Our daily roundup of retirement news your clients may be thinking about.
Retirement crisis? There are 3, says Vanguard founder Jack Bogle
The country's retirement crisis is not only limited to Social Security's insolvency issues, says Vanguard founder Jack Bogle in this article on Money. Corporate and government pension plans are underfunded, with some plans having unrealistically high investment returns, while people who contribute to 401(k)s and other defined contribution savings plans face high expenses and other problems, Bogle says. Clients are advised to save aggressively and use low-cost, broadly-diversified investments, he adds.
Don't let clients miss the deadline to undo a Roth conversion
Retirement savers have until Oct. 17 to undo the Roth conversion they did in 2015, according to this article on Kiplinger. Those who choose a recharacterization can collect the tax payments for the conversion, and they will need to wait for 30 days before they can reconvert the funds. A Roth conversion is recommended if the investments declined in value, the investors are in a lower tax bracket, they are subject to Medicare high-income surcharge, or they owe taxes on a bigger portion of their Social Security retirement benefit because of the conversion.
Help clients crunch these numbers if they're within 5 years of retiring
While many financial advisers recommend people aim for 70% to 80% of their pre-retirement income to estimate their needs, some clients are better off creating a monthly budget, according to this article on MarketWatch. Those who cannot retire on an 80% of pre-retirement income should go “back into a simpler, easier lifestyle, especially if you have no dependents at this point in your life,” says an expert. They may create an initial budget based on the needs that they anticipate to have after retirement, and they should be ready to adjust the budget as they move into their golden years.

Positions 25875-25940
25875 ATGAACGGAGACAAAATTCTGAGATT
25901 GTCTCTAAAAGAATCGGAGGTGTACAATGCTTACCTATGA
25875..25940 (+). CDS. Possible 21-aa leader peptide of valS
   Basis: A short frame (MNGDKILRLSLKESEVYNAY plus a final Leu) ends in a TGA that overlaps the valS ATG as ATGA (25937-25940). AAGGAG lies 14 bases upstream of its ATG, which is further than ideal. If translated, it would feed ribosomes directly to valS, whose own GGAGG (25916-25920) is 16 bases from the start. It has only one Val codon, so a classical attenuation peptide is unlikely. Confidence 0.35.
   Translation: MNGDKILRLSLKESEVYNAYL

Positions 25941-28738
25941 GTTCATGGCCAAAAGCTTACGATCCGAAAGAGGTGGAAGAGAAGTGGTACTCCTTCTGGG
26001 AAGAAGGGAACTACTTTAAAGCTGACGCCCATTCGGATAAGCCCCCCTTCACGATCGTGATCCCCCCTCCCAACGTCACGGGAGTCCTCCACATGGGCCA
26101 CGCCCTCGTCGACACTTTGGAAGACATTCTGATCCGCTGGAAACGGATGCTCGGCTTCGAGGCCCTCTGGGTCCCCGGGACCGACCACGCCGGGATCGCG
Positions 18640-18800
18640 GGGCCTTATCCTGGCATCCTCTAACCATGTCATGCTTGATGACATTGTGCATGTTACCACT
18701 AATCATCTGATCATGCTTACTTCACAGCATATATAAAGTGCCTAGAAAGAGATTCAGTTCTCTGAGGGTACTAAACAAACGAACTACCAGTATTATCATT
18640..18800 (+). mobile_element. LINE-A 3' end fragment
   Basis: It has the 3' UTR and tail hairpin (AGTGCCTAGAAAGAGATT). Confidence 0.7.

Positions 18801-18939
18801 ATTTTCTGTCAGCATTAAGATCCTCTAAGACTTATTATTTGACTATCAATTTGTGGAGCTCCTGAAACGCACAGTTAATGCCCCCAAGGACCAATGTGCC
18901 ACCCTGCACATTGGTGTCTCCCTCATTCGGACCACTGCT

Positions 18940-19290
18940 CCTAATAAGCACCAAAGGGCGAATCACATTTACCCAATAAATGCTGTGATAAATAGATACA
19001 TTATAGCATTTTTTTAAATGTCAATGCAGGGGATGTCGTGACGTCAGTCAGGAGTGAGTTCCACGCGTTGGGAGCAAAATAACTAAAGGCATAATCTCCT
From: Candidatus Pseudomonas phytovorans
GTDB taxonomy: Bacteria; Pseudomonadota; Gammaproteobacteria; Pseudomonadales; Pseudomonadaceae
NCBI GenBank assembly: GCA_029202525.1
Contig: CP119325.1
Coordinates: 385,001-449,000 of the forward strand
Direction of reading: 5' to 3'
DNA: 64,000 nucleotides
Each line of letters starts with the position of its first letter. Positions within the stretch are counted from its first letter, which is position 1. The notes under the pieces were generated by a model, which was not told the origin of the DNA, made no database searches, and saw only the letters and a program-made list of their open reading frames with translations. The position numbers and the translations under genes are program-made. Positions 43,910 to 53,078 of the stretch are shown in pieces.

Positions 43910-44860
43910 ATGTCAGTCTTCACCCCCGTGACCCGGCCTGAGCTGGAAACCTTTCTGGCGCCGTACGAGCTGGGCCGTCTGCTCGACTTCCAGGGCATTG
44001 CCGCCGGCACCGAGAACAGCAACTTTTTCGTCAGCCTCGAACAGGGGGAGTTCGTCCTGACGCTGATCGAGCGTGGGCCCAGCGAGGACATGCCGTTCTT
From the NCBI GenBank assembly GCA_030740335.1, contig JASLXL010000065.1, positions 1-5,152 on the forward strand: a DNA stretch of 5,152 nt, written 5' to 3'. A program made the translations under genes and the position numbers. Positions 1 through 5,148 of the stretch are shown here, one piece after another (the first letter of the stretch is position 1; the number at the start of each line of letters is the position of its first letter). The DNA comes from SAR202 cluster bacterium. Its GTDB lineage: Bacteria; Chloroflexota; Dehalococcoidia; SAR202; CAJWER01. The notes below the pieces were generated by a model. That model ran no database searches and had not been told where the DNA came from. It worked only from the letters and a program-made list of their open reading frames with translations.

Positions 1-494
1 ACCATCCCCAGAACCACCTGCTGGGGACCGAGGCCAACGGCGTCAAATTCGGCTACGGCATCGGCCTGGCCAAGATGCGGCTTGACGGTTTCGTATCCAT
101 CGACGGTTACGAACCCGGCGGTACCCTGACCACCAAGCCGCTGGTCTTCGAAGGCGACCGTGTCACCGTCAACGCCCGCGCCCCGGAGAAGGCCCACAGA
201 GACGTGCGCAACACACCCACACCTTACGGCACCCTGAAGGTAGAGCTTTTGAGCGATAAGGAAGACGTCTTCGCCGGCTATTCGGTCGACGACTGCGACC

Money-saving health care tips for retirees
Couples who are saving for health care expenses in retirement are advised to have the younger spouse open a health savings account, according to this article on personal finance website Motley Fool. Withdrawals are tax-exempt if the money is used to cover qualified medical expenses, and unspent funds can be rolled forward into the coming years, reducing the need to tap into taxable retirement savings. Clients need to prepare for healthcare expenses, as these costs are increasing and they are likely to live longer than expected.